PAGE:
"In contrast to the first day, when she was in a state of shock, little Maria is now feeling absolutely calm," Yiannopoulos said. "She felt our support and warmth and it's significant that she is in an environment that is clean."
But some worry that the incident will be used to stigmatize and harass Romas, a people with their own language who live primarily in Central and Eastern Europe.
Hieronymus said Europeans feel free to complain about Roma and promote stereotypes about them. And as economic conditions worsen, so too do attitudes toward the group, he said. Greece is in its fifth year of recession and unemployment has almost hit 30%, and most Roma are on Greece's welfare system.
Amnesty International has detailed "massive discrimination" against Roma in housing, education and other areas, in a report on its website. In Greece, more than 80% of Roma are illiterate, according to Greece media reports.
Public-opinion polling in the EU shows that anti-Roma sentiments are persistent. A survey in the Czech Republic earlier this year found that one-third of 12-to-15-year-olds said they would never be friends with a Roma.
The exact origins of the Roma are not certain; linguistic evidence suggests they originated from the Rajasthanis, an ethnic group that arrived from India after the 11th century.
The Roma are also often used as to describe traditionally migrant groups such as Gypsies and travelers who are not well-integrated into their societies. They have been stereotyped often in film and tens of thousands of Gypsies were rounded up by Nazi Germany and killed in World War II.
Statistics show that the Roma do much worse than the general European population on a variety of health, educational and economic indicators. A 2012 survey by the European Union Advocacy for Fundamental Rights said more than 80% of Roma in the EU live in households at risk of poverty. While 70% of EU citizens have completed higher level secondary education, only 15% of Roma had, according to the group.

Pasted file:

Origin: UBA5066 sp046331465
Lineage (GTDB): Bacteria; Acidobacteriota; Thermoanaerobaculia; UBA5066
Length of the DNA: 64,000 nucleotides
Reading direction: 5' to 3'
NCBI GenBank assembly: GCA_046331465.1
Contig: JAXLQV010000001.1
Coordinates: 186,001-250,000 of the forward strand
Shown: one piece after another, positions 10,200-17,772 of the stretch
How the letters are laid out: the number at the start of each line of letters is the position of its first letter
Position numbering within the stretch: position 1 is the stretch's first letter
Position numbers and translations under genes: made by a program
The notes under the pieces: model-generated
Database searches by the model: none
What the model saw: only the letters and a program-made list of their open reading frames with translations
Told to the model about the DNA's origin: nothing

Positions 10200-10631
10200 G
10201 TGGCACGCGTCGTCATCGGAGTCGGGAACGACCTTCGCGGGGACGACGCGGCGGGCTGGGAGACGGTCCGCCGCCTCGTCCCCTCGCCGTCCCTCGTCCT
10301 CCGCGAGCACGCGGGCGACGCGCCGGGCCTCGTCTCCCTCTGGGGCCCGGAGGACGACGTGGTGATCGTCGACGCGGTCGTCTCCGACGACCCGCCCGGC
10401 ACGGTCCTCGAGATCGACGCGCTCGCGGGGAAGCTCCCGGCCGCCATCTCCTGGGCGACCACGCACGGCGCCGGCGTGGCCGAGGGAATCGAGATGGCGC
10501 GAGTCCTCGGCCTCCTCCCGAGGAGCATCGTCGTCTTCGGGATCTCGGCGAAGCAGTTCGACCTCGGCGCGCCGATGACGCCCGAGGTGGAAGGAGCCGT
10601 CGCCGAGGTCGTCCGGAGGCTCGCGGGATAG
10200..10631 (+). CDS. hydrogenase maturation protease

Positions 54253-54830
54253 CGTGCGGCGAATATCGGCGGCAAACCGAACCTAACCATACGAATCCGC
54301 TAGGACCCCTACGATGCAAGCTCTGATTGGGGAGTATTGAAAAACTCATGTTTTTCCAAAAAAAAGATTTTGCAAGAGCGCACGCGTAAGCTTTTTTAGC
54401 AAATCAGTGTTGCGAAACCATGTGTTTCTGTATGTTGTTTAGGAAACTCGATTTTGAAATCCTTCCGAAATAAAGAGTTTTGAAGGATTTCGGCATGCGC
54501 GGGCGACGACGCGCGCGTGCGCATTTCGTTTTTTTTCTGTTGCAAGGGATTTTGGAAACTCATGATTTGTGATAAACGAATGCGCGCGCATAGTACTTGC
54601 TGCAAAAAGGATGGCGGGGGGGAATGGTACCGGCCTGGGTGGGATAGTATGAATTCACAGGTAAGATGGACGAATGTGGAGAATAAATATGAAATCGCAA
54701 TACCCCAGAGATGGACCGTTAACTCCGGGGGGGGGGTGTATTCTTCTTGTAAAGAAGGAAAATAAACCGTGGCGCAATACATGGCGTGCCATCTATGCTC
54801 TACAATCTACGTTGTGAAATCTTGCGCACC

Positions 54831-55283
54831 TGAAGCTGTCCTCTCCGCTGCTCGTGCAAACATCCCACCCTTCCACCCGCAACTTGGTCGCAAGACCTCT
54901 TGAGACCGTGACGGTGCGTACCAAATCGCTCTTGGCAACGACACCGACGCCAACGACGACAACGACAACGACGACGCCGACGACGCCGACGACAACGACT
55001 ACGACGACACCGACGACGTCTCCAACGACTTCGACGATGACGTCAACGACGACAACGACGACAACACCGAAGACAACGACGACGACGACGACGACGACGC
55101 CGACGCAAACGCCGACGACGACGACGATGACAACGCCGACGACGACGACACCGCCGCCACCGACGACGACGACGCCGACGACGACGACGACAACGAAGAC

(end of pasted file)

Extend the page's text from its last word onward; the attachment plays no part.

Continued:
Some Roma communities have been accused of involvement in criminal enterprises. In France, 27 Roma who came from Croatia went on trial in September on charges they enlisted their wives and children, some as young as age 10, to carry out burglaries across Europe.
A lack of modern labor skills and need for public assistance have made Roma increasingly unwelcome in countries of which they are not citizens.
France has been evicting Roma from the country regularly in recent months and is trying to stop them from crossing the border into the country. Last week a Roma girl was pulled off a school bus to be deported with her family back to Kosovo.
Matthias Reichelt, a Berlin-based journalist and curator who has worked on Roma issues, said that certain stereotypes are deeply ingrained in the European idea of who the Roma are.
"The problem is that anytime there is a case where Roma are involved, the case gets (ethnically loaded)," he said. "The preoccupation in the case of Roma means poverty, begging, slums, dirt, a lack of education and crime."
Reichelt said that the progress other minority groups have made in terms of their public perception seems not to have reached the Roma.
"But with respect to the prejudices and preoccupations concerning Roma we still have to learn the lesson," he said.
Some Greeks say the discrimination is justified.
"After what transpired with the kidnapping of Maria if you are not a racist sometimes you want to be a racist," said Chara Kokkinopoulou, 21, a university student in Athens. "These people do not have feelings and they do anything for money."
But some Gypsies in Greece are worried that they will be blamed for allegations they say they knew nothing about.
The case "doesn't reflect on all of us," said Babis Dimitriou, president of the local Roma community.